DAVAO CITY: Monetary authorities should step in if consumer price growth exceeds expectations, the International Monetary Fund’s (IMF) Philippine representative said on Friday.
“If inflation pressures continue to go up, then the BSP (Bangko Sentral ng Pilipinas) should be ready to take action,” IMF Resident Representative Yongzheng Yang said at The Manila Times 7th Business Forum at the Marco Polo Davao.
The BSP’s policymaking Monetary Board should remain watchful, he said, given rising credit growth and the economy’s continued expansion.
“In that context, it is very important for the monetary authority to keep an eye [on]and make sure that inflation be maintained within the target,” he said.
Inflation hit a three-year high in January and the Monetary Board on Thursday said it now expected the 2.0-4.0 target to be breached this year.
The forecast for 2018 was raised to 4.3 percent from 3.4 percent while that for 2019 was adjusted to 3.4 percent from 3.2 percent.
Some analysts had expected an adjustment during Thursday’s meeting but the Monetary Board said that its inflation expectations “continue to be anchored within the inflation target band over the policy horizon”.
The BSP’s overnight borrowing, lending and deposit rates were subsequently maintained at 3.0 percent, 3.5 percent and 2.5 percent, respectively, but the dominant view among analysts is that adjustments will have to be made later this year.
BMI Research on Friday said it expected a 50-basis point adjustment to be in place by the end of the year.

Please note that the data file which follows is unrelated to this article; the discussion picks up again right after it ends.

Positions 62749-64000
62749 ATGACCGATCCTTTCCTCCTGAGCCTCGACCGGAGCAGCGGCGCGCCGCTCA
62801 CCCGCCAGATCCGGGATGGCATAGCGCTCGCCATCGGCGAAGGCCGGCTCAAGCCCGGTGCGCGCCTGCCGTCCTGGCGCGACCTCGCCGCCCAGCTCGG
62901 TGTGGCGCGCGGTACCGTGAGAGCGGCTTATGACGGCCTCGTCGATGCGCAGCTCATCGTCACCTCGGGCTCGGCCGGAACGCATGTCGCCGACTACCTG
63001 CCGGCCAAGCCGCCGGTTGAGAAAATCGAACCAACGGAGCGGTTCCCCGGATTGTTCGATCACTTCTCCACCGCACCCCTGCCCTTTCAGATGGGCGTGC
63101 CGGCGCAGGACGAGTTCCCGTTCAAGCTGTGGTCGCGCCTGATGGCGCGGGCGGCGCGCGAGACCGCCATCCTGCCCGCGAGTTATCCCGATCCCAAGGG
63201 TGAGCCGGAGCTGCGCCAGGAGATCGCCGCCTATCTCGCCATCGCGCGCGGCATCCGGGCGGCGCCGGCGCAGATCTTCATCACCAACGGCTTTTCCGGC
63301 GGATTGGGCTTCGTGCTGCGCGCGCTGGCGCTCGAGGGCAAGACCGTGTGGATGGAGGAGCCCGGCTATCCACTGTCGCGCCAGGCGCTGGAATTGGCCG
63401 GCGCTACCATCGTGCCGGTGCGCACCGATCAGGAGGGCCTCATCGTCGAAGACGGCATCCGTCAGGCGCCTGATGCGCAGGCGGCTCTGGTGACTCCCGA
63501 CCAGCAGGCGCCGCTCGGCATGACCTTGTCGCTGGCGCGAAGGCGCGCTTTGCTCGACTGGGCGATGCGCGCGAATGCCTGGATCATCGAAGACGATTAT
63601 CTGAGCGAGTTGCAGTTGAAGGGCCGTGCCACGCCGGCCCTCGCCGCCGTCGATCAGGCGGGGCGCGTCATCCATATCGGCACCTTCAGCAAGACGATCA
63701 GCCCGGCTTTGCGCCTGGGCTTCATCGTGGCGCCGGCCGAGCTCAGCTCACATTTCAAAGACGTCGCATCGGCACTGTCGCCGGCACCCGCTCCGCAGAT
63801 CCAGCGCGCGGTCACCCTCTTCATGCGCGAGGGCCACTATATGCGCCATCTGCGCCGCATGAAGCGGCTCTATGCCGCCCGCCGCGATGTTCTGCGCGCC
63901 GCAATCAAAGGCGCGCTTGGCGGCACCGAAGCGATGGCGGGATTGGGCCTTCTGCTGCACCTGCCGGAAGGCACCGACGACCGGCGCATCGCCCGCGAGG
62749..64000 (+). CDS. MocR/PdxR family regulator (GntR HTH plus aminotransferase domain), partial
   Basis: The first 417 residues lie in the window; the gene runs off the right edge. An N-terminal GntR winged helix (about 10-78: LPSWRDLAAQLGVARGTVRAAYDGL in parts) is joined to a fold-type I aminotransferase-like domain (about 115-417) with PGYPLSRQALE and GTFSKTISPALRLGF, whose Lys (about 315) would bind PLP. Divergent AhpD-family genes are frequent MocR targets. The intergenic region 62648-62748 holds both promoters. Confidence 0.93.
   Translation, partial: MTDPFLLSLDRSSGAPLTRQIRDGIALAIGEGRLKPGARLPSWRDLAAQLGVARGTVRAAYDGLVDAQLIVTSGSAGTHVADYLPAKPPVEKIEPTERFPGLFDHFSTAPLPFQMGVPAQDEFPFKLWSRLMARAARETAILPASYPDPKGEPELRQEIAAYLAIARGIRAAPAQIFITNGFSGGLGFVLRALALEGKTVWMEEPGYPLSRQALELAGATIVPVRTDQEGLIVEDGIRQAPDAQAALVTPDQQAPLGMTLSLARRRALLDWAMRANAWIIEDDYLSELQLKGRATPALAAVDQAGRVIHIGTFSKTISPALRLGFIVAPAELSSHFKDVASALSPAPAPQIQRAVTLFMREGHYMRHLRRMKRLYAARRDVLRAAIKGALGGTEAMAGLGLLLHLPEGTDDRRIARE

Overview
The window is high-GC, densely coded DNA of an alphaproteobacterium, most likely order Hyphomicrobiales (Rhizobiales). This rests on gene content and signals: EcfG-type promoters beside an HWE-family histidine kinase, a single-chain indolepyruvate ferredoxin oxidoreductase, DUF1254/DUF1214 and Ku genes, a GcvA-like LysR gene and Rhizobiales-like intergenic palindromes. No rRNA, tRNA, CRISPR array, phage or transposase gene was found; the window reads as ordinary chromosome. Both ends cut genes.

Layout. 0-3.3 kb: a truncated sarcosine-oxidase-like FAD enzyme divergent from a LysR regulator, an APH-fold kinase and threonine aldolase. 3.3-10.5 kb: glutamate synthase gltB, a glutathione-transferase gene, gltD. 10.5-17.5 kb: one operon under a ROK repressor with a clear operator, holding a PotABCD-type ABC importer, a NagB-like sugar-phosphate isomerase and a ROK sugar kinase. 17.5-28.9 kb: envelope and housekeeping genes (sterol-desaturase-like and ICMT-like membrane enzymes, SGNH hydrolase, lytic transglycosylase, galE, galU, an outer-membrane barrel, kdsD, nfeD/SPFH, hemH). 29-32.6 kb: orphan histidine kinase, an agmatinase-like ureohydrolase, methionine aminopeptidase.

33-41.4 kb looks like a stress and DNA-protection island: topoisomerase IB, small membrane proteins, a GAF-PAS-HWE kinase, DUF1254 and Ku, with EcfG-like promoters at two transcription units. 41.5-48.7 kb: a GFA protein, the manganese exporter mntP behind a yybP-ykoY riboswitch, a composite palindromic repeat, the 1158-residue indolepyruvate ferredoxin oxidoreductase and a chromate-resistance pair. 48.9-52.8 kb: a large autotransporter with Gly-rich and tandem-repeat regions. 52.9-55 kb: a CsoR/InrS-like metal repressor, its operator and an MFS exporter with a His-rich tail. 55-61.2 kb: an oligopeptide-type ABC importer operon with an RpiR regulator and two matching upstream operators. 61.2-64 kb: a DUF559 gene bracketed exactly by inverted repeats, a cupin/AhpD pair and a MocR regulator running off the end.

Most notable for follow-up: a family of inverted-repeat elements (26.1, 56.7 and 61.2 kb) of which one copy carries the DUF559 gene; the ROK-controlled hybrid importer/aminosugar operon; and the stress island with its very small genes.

“Coupled with interest rate normalization in the US, which will likely continue to weigh on the Philippine peso, we forecast the BSP to hike its RRP by 50 bps to 3.50% by end-2018 to safeguard macroeconomic and currency stability,” the Fitch unit said.
“The BSP maintained the status quo at its meeting on February 8, but we believe that the window for further rate hold is quickly narrowing,” it added.
While BMI is keeping its 2018 inflation forecast at 4.0 percent, it said that monetary authorities would be forced to act given substantially higher consumer price growth.
“While the BSP expects the spike in inflation to be temporary and is reluctant to hike interest rates for now, we believe that price pressures are likely to average higher in 2018 than in the previous year,” it stated.
The pickup in price pressures goes beyond cyclical factors and is partially due to the sustained high credit growth “as a result of the ultra-accommodative monetary policy stance.”
“Together with higher oil and commodity prices, we expect inflationary pressures to remain elevated, and this will likely prompt the BSP to tighten its monetary policy to keep inflation under control,” BMI said.
It noted that the Philippine economy was growing strongly in excess of 6 percent in real terms and 8 to 9 percent in nominal terms, at odds with the 3.0-percent policy rate.
“If this situation is sustained for much longer, the economy is at risk of overheating and further heighten the risk of malinvestment,” BMI said.
‘Behind the curve’
It called out the BSP for being “increasingly behind the curve” by continuing to defer tightening.
“We highlight that the Philippine 2-year bond yield have risen considerably since Q316 and is now at around 100 bps above the central bank’s benchmark rate,” BMI said.
The peso, again one of the worst performing emerging market currencies, is also looking to retest near-term support.
A rise US bond yields and further Federal Reserve rate hikes this year will likely further push the peso down against the US dollar, BMI said.
WITH A REPORT FROM JORDEEENE B. LAGARE IN METRO MANILA